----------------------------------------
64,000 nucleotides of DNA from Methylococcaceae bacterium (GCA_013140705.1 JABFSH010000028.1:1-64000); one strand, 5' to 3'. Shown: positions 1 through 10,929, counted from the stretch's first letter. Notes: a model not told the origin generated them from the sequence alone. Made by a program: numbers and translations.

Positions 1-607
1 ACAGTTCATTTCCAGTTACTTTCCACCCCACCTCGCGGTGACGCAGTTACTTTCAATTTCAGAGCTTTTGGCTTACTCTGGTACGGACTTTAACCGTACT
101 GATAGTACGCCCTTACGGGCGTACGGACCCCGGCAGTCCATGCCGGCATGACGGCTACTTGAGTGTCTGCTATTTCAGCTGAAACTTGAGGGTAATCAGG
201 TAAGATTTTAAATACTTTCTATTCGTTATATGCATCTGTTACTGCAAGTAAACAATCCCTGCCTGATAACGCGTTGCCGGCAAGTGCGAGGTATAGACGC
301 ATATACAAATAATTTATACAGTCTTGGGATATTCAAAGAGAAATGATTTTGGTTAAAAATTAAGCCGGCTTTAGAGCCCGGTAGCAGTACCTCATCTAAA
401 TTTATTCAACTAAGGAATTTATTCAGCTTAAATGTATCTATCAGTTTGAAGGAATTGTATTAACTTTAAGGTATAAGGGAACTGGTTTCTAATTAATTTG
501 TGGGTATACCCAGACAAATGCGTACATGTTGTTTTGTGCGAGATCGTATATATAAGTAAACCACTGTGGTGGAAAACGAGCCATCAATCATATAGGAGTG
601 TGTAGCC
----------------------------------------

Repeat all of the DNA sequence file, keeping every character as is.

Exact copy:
64,000 nucleotides of DNA from Methylococcaceae bacterium (GCA_013140705.1 JABFSH010000028.1:1-64000); one strand, 5' to 3'. Shown: positions 1 through 10,929, counted from the stretch's first letter. Notes: a model not told the origin generated them from the sequence alone. Made by a program: numbers and translations.

Positions 1-607
1 ACAGTTCATTTCCAGTTACTTTCCACCCCACCTCGCGGTGACGCAGTTACTTTCAATTTCAGAGCTTTTGGCTTACTCTGGTACGGACTTTAACCGTACT
101 GATAGTACGCCCTTACGGGCGTACGGACCCCGGCAGTCCATGCCGGCATGACGGCTACTTGAGTGTCTGCTATTTCAGCTGAAACTTGAGGGTAATCAGG
201 TAAGATTTTAAATACTTTCTATTCGTTATATGCATCTGTTACTGCAAGTAAACAATCCCTGCCTGATAACGCGTTGCCGGCAAGTGCGAGGTATAGACGC
301 ATATACAAATAATTTATACAGTCTTGGGATATTCAAAGAGAAATGATTTTGGTTAAAAATTAAGCCGGCTTTAGAGCCCGGTAGCAGTACCTCATCTAAA
401 TTTATTCAACTAAGGAATTTATTCAGCTTAAATGTATCTATCAGTTTGAAGGAATTGTATTAACTTTAAGGTATAAGGGAACTGGTTTCTAATTAATTTG
501 TGGGTATACCCAGACAAATGCGTACATGTTGTTTTGTGCGAGATCGTATATATAAGTAAACCACTGTGGTGGAAAACGAGCCATCAATCATATAGGAGTG
601 TGTAGCC